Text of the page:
Monte Carlo Methods
Module version of SS 2015
There are historic module descriptions of this module. A module description is valid until replaced by a newer one.
Whether the module’s courses are offered during a specific semester is listed in the section Courses, Learning and Teaching Methods and Literature below.
|available module versions|
|SS 2020||SS 2018||SS 2015|
PH2222 is a semester module in English language at Master’s level which is offered in summer semester.
This module description is valid from SS 2015 to WS 2019/20.
If not stated otherwise for export to a non-physics program the student workload is given in the following table.
|Total workload||Contact hours||Credits (ECTS)|
|150 h||75 h||5 CP|
Responsible coordinator of the module PH2222 in the version of SS 2015 was Allen C. Caldwell.
Content, Learning Outcome and Preconditions
- introduction to random number generation - transforming among different probability densities - accept/reject methods - Monte Carlo integration: sample-mean, importance sampling - Random walks - Monte Carlo optimization: stochastic exploration, simulated annealing, ... - Markov Chain Monte Carlo methods - Other techniques - Applications: simulating physical systems, statistical analysis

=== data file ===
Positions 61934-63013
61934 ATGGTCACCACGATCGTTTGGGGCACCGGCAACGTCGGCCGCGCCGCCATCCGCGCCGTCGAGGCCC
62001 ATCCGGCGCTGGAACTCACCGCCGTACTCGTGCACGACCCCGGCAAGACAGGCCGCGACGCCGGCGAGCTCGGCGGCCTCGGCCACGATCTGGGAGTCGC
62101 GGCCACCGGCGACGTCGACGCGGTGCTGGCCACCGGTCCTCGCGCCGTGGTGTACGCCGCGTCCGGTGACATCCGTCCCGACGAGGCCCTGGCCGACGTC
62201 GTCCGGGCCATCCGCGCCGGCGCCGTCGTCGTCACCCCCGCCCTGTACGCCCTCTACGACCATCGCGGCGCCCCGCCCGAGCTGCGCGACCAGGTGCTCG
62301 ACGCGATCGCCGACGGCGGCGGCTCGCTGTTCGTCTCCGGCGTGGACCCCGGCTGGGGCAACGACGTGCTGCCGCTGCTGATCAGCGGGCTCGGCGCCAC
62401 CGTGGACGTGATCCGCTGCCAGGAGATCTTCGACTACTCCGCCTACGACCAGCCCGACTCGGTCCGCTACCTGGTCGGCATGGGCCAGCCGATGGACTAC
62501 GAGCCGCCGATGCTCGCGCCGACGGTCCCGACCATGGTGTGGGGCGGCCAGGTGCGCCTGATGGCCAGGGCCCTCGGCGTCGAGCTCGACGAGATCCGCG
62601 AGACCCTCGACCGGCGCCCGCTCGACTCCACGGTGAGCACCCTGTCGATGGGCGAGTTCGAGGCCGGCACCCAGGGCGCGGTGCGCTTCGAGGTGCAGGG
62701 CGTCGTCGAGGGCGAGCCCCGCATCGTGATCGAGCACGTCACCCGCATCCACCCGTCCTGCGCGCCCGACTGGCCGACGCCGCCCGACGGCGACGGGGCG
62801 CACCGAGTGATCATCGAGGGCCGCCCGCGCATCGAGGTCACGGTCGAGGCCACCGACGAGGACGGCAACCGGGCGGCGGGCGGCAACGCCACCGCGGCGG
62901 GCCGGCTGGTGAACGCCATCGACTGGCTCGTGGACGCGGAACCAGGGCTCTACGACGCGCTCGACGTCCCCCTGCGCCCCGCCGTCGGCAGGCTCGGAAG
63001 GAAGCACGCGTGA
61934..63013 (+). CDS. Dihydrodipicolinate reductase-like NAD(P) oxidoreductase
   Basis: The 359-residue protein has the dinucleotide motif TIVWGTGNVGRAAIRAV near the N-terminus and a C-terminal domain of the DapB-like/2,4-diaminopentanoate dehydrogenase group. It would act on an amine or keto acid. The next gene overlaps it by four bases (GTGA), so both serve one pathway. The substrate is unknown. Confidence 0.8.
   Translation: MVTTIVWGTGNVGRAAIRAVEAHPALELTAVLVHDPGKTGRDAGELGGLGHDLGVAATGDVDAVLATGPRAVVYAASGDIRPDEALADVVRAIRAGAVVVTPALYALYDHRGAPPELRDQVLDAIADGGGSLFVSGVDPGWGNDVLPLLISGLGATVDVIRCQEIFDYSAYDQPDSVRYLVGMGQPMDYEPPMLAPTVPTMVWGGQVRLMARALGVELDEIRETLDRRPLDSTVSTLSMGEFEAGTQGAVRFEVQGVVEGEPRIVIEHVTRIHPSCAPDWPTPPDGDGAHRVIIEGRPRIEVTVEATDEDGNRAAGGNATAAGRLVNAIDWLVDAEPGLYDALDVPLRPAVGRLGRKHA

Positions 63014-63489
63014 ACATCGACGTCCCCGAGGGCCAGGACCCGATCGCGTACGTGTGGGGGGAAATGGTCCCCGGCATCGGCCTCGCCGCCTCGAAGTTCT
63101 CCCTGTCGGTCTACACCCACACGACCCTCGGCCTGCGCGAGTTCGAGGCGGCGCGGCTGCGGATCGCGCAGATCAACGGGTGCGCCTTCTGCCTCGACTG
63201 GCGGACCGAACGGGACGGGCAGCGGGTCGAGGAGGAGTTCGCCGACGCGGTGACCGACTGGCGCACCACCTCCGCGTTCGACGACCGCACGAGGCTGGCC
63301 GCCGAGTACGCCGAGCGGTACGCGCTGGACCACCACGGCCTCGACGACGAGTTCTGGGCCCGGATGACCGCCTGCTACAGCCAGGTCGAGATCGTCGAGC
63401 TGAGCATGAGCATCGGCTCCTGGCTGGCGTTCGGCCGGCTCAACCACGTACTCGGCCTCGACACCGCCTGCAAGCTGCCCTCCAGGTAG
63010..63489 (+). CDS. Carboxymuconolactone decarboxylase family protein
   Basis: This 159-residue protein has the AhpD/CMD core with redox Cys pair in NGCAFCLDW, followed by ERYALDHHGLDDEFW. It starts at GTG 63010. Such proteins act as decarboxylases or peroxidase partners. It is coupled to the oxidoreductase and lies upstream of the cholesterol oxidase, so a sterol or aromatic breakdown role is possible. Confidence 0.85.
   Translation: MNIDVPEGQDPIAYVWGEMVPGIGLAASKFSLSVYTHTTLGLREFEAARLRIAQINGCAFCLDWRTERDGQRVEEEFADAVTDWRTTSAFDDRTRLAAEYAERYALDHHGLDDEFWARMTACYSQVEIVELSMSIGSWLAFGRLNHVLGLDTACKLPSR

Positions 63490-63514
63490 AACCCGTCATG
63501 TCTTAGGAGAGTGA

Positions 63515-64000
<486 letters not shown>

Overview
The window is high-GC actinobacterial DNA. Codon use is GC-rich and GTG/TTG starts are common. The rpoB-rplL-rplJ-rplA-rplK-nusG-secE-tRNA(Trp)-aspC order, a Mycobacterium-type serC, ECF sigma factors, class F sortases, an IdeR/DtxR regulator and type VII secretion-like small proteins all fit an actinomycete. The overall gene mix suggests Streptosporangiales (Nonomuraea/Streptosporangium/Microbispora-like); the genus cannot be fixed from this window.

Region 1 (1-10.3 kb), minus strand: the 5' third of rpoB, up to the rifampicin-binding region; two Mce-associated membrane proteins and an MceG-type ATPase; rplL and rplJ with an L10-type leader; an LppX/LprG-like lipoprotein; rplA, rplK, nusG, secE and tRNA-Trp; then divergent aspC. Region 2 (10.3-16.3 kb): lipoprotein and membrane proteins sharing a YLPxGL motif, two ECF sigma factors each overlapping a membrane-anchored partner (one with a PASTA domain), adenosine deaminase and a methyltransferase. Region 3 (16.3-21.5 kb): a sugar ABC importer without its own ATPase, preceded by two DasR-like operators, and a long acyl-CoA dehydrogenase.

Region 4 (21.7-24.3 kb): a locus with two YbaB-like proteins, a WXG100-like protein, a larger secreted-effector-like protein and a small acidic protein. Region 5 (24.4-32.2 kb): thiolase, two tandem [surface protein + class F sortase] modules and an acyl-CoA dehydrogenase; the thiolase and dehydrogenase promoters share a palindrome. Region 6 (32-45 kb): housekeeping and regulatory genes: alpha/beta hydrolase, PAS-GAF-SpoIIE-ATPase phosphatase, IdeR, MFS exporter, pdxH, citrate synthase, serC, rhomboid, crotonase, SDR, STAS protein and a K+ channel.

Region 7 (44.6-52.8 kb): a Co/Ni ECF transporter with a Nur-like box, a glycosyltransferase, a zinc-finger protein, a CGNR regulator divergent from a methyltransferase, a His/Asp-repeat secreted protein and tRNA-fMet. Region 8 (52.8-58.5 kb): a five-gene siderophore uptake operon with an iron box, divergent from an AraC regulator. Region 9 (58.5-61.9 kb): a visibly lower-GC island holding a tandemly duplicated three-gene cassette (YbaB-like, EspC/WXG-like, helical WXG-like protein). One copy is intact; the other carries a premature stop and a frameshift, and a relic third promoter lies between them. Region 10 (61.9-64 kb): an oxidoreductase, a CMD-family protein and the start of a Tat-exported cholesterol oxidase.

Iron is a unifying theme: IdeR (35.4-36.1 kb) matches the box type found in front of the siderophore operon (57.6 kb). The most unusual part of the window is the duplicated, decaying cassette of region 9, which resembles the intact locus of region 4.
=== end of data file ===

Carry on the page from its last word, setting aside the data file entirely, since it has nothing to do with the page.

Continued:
You wll learn many different techniques for generating (pseudo) random numbers according to arbitrary probability distributions, as well as numerical techniques for implementing them. This course will also familiarize you with advanced techniques for solving high-dimensional integrals, performing optimization and regression tasks and for simulating physical situations.
You need to have access to a computer, and need some familiarity with programming. You will be expected to write your own programs, produce numerical results and produce graphical output. A basic knowledge of undergraduate mathematics is expected.
Courses, Learning and Teaching Methods and Literature
Learning and Teaching Methods
The material will be introduced in lectures, and the students will then have exercises that they will need to solve by programming algorithms on their computers. There will also be 'pen and pencil' type exercises. The students can work in teams, but each student will be expected to write an individual report with the solutions to the exercises.
You will need access to a computer.
A good reference for this course is 'Monte Carlo Statistical Methods', second edition, Christian Robert and George Casella
Description of exams and course work
The learning outcome is tested in the exercises by programming projects and a written exam of 60 minutes with comprehension questions and sample problems. The module grade is determined by
- 50% solutions to the programming projects
- 50% written exam.
The exam may be repeated at the end of the semester.